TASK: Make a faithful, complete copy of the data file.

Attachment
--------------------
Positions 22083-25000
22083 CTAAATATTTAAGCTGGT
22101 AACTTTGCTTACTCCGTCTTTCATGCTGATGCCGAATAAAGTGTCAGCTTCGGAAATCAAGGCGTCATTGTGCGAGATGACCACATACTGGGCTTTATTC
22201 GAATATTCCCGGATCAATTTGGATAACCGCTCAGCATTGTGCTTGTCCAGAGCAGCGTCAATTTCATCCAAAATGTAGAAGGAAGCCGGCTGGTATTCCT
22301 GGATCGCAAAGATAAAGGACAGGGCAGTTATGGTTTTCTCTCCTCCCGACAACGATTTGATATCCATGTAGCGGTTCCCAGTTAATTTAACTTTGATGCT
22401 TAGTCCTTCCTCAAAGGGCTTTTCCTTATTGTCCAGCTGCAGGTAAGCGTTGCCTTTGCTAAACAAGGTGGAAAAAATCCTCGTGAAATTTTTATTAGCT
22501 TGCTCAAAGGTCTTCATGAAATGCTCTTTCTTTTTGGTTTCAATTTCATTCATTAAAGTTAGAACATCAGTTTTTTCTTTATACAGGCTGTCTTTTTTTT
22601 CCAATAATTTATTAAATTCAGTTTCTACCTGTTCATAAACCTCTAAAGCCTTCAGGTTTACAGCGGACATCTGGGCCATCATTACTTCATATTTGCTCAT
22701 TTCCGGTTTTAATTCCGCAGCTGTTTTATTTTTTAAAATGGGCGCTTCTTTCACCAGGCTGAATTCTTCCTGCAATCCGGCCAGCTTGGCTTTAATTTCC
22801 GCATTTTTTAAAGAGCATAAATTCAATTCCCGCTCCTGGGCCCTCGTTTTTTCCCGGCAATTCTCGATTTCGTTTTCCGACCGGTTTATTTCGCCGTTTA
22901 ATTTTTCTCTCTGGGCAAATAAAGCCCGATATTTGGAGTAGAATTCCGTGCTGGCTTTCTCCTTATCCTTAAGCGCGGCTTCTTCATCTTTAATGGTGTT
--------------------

Positions 22083-25000
22083 CTAAATATTTAAGCTGGT
22101 AACTTTGCTTACTCCGTCTTTCATGCTGATGCCGAATAAAGTGTCAGCTTCGGAAATCAAGGCGTCATTGTGCGAGATGACCACATACTGGGCTTTATTC
22201 GAATATTCCCGGATCAATTTGGATAACCGCTCAGCATTGTGCTTGTCCAGAGCAGCGTCAATTTCATCCAAAATGTAGAAGGAAGCCGGCTGGTATTCCT
22301 GGATCGCAAAGATAAAGGACAGGGCAGTTATGGTTTTCTCTCCTCCCGACAACGATTTGATATCCATGTAGCGGTTCCCAGTTAATTTAACTTTGATGCT
22401 TAGTCCTTCCTCAAAGGGCTTTTCCTTATTGTCCAGCTGCAGGTAAGCGTTGCCTTTGCTAAACAAGGTGGAAAAAATCCTCGTGAAATTTTTATTAGCT
22501 TGCTCAAAGGTCTTCATGAAATGCTCTTTCTTTTTGGTTTCAATTTCATTCATTAAAGTTAGAACATCAGTTTTTTCTTTATACAGGCTGTCTTTTTTTT
22601 CCAATAATTTATTAAATTCAGTTTCTACCTGTTCATAAACCTCTAAAGCCTTCAGGTTTACAGCGGACATCTGGGCCATCATTACTTCATATTTGCTCAT
22701 TTCCGGTTTTAATTCCGCAGCTGTTTTATTTTTTAAAATGGGCGCTTCTTTCACCAGGCTGAATTCTTCCTGCAATCCGGCCAGCTTGGCTTTAATTTCC
22801 GCATTTTTTAAAGAGCATAAATTCAATTCCCGCTCCTGGGCCCTCGTTTTTTCCCGGCAATTCTCGATTTCGTTTTCCGACCGGTTTATTTCGCCGTTTA
22901 ATTTTTCTCTCTGGGCAAATAAAGCCCGATATTTGGAGTAGAATTCCGTGCTGGCTTTCTCCTTATCCTTAAGCGCGGCTTCTTCATCTTTAATGGTGTT